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Yet Another Retirement;
Virginia Update

Jan. 11, 2016 — Rounding out the week is our third House retirement announcement, this time from Georgia Republican Rep. Lynn Westmoreland (R-Coweta County), a 12-year congressional veteran. The congressman will serve the remainder of this term and then potentially begin a campaign for the open governor’s position in 2018. Incumbent Nathan Deal (R) will be ineligible to seek a third term that year.

Westmoreland, who is in no political danger within the confines of the 3rd District and was unopposed in the last election, said it would not be fair to his current constituency to run for another office while ostensibly representing them in Washington.

Georgia’s 3rd District is located southwest of Atlanta, stretching from the Alabama border to the northeast almost directly into The ATL’s dominant outer suburban ring. The district’s largest population centers are LaGrange, Carrollton, and Griffin, along with the Pine Mountain region. It is a heavily Republican seat, as evidenced from Mitt Romney obtaining 66 percent voter support in the 2012 presidential contest. This, and the fact that few Democrats hold any office in the region, makes it clear that the Republican nomination contest will determine Westmoreland’s successor.

The Georgia state primary is scheduled for May 24, with the all-but-certain run-off slated for July 26. We can expect a large field of Republican candidates. Rep. Westmoreland’s retirement means that 36 seats will be open in the 2016 election cycle, 21 currently in Republican hands.

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Ellmers’ Vulnerability

Dec. 14, 2015 — Time sometimes changes perspective in politics. Three-term North Carolina Rep. Renee Ellmers (R-Dunn) came to Congress with a 2010 victory margin of just under 1,500 votes against then-Rep. Bob Etheridge (D-Lillington/Durham) in what became one of that cycle’s biggest Tea Party upsets. Now running for a fourth term, some of the congresswoman’s past allies are backing one of her Republican primary opponents. Her performance in office has disappointed various conservative segments.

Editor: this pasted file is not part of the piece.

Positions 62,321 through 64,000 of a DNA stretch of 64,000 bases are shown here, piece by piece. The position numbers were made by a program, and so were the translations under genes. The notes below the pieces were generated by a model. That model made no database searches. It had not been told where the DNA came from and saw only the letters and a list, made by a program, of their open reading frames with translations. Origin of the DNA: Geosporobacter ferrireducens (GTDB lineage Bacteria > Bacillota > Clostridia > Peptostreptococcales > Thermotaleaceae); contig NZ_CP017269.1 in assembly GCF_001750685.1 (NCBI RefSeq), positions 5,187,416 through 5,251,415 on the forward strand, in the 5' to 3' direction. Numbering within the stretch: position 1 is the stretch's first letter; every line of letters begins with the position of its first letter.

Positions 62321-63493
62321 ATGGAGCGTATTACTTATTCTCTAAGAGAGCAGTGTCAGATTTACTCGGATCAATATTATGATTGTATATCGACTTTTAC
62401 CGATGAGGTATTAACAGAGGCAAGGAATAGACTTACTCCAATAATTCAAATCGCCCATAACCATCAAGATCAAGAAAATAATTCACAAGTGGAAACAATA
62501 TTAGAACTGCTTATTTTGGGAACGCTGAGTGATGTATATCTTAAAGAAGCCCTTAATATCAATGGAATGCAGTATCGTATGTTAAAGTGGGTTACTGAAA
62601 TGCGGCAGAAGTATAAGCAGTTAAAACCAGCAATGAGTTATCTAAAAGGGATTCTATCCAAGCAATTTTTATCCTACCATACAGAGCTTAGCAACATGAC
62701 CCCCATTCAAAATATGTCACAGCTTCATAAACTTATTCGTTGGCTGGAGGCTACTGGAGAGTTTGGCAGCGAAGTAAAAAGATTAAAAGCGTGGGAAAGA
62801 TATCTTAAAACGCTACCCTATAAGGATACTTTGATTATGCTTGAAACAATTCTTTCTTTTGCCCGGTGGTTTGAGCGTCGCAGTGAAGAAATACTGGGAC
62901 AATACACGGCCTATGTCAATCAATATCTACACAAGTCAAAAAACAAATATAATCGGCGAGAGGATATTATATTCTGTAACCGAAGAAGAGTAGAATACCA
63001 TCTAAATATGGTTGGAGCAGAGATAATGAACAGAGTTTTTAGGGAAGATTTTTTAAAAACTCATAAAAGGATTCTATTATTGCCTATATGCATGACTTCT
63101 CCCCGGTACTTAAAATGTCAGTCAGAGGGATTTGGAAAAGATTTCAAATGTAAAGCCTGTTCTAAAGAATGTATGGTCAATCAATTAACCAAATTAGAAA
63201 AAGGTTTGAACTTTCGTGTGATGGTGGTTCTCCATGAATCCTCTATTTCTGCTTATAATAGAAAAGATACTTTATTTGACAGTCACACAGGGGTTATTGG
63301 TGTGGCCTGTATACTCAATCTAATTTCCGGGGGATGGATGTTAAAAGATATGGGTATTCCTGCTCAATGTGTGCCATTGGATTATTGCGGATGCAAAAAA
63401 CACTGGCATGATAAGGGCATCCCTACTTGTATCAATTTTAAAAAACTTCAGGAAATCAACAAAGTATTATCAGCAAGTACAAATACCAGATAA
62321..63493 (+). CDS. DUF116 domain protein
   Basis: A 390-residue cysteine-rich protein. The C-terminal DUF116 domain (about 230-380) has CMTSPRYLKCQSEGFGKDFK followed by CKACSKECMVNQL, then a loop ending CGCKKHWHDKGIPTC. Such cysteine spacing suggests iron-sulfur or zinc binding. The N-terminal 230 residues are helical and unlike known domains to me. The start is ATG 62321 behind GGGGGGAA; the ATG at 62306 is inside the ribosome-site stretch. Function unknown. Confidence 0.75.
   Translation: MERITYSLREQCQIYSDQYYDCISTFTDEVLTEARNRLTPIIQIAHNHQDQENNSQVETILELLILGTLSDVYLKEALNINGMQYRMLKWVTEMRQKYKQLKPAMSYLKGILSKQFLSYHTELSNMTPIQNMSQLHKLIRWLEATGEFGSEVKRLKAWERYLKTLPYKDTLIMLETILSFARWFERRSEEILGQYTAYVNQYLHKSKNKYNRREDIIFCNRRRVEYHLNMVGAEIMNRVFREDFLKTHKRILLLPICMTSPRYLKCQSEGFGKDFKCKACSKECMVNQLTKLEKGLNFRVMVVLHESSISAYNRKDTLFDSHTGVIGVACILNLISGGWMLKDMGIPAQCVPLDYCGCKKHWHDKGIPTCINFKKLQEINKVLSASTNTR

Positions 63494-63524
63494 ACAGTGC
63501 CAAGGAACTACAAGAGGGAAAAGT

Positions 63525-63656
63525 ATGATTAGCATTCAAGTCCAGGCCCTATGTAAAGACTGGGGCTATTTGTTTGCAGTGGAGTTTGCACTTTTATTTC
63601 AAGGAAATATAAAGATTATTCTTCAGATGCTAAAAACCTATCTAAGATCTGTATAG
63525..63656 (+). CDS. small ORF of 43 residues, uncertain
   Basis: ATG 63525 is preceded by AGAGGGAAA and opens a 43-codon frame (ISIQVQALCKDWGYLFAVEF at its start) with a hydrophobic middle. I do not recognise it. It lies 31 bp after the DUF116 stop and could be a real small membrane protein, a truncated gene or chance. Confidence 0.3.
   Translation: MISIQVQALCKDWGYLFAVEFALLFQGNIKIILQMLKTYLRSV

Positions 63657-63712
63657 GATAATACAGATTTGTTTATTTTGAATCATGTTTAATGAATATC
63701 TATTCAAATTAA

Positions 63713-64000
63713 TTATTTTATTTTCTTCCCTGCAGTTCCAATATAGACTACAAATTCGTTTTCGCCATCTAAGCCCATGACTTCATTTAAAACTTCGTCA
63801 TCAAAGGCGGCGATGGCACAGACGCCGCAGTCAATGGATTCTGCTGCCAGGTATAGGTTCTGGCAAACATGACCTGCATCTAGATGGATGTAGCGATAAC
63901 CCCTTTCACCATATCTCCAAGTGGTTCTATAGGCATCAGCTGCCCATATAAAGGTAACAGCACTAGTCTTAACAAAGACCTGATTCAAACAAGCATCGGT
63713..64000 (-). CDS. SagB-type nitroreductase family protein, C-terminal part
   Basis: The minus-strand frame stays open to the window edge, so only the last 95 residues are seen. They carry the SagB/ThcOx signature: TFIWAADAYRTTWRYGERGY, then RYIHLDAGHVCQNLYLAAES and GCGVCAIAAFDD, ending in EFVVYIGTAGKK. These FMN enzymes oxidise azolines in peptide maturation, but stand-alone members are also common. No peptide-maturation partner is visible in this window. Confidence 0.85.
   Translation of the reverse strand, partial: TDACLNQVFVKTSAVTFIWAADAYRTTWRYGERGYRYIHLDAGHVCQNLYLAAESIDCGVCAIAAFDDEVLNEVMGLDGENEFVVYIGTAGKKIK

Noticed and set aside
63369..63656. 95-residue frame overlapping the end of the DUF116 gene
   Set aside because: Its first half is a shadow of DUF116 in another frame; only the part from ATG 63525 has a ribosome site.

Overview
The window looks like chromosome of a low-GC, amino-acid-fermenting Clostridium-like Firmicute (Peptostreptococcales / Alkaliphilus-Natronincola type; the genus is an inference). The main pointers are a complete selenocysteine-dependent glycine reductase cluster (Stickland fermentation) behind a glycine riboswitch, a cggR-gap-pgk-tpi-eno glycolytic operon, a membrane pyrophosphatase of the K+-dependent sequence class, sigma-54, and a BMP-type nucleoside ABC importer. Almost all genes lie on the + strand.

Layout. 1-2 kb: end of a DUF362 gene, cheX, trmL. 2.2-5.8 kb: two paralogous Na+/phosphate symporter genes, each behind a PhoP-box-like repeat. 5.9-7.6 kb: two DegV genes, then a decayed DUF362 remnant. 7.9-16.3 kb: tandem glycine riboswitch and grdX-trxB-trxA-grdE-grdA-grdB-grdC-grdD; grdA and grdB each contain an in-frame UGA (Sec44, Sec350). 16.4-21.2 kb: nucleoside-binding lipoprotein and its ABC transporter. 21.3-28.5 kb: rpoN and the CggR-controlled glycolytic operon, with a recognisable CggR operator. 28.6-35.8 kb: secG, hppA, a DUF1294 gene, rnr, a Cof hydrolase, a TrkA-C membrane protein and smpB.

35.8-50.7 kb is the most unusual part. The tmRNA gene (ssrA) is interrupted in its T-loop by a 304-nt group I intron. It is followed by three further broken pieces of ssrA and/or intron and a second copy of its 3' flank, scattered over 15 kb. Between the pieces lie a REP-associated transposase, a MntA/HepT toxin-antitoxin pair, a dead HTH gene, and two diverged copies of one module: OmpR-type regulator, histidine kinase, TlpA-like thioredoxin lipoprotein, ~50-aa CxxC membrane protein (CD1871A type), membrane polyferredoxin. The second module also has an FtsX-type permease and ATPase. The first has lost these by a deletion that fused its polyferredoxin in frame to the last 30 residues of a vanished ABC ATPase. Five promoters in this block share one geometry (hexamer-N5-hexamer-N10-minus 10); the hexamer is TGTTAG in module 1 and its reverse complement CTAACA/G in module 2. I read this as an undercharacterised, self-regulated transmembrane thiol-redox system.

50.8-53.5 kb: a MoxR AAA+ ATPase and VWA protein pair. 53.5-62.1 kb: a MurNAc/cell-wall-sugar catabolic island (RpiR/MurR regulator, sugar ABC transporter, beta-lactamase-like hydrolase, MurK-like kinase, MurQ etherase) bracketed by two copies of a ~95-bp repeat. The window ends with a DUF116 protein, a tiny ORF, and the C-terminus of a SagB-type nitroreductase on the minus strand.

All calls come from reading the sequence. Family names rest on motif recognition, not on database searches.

This week, the Club for Growth, one of the most prolific conservative outside support groups endorsed Rep. Ellmers’ top primary opponent, former Chatham County Republican chairman Jim Duncan. The Ellmers’ conservative detractors have a major problem, however, in that the anti-incumbent vote is split among three candidates. In addition to Duncan, local radio talk show host Frank Roche and public relations executive Kay Daly are both in the race.

With the Club helping Duncan, his resource base will expand exponentially. He becomes Ellmers’ key challenger and, if the other two could be talked out of running before the upcoming Dec. 21 candidate filing deadline (for the March 15 primary), would be in strong position to deny her re-nomination. But, considering that North Carolina employs a 40 percent run-off rule, defeating any incumbent in a crowded field is a difficult proposition. To avoid a secondary election, Ellmers would only have to reach the 40 percent plateau to clinch the nomination, which, in the 2nd District is the tantamount to winning in November.